If my math is correct, that should give us 44 colors to use -- I counted just to be sure!  That should lead to quite an improvement in our image conversions.  On the downside, there is some noticeable "flicker" on the screen when using this technique.  There may be ways to minimize that effect, but it is probably not completely avoidable.  Hopefully the bounty of new colors will more than compensate!

Stay tuned to hear about how I'm using this combined mode for image conversions...

Thursday, July 26, 2012

Pick A Color

Putting more colors on the screen is great, but it should be clear to the reader that there are certain rules that must be followed in order to make it possible to use those extra colors.  If we were to draw a cartoon image, then we could allocate the colors ourselves while applying the rules manually.  That seems likely to have been the process used by the Dragonfire creators.  But what about converting a real-life image (i.e. a digital photograph) for display on the CoCo in eight on-screen colors?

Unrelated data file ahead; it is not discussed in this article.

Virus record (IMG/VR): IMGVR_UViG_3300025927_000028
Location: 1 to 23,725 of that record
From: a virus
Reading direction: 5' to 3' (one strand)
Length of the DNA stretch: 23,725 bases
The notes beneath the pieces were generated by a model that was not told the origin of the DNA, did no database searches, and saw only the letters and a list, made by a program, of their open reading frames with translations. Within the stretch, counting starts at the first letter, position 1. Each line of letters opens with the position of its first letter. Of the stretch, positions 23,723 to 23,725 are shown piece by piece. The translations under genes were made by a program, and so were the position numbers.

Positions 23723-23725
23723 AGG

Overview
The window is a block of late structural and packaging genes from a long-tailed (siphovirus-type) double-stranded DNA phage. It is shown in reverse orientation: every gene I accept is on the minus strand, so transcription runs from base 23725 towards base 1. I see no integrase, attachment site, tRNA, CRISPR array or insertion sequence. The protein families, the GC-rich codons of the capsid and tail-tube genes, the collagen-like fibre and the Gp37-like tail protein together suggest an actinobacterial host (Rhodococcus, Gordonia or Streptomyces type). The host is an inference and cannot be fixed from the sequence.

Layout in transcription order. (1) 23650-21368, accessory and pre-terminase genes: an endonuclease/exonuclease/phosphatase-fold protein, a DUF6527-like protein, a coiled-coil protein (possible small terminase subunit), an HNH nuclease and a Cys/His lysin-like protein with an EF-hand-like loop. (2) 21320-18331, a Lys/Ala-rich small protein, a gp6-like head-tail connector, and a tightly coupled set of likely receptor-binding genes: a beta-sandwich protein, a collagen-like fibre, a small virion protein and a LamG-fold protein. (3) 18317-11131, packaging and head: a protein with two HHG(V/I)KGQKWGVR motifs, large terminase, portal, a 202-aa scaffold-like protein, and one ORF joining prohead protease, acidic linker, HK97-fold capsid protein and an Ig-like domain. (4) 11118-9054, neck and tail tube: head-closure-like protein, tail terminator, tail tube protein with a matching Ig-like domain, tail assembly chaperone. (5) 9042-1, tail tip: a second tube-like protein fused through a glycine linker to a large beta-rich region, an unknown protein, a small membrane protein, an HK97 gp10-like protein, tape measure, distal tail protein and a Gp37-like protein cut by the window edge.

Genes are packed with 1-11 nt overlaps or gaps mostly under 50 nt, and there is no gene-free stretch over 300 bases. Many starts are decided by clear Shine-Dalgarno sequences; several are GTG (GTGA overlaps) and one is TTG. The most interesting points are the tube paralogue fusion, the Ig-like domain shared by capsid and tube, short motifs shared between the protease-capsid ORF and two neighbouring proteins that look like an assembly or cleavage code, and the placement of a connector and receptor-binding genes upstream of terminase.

Palette Definition

Anyone that has ever matched paint colors knows that color matching can be a tedious and subjective process.  Performing that task for the 24,576 pixels on the CoCo screen will require some automation.  The first step towards automating that selection is to obtain a mathematical definition for each available color, thereby transforming the subjective process of color matching into an objective process instead.

In lieu of better information, it would be tempting simply to "guess"-timate the RGB values for the colors generated by the VDG.  One might presume that each color is relatively close to an easily defined position in the RGB color space, and such a definition might even be close enough to achieve reasonable mappings.  Fortunately, such a slipshod process is unnecessary -- some MESS folks figured-out a more refined palette definition based on mathematics and the VDG's datasheet.

Matching Colors

The math required to compare two colors might not be obvious to everyone -- it wasn't originally obvious to me.  After all, is "red" closer to "purple"?  Or "orange"??

The RGB mapping of each color can be treated as a 3-dimensional coordinate in the RGB "color space".  Once you wrap your head around that, the solution becomes more clear -- colors located nearest to one another in a color space are the colors that match each other best.  The Euclidean distance between the RGB values for each color is used to determine which of the colors in the CoCo's palette is the best match for a color in the image being converted.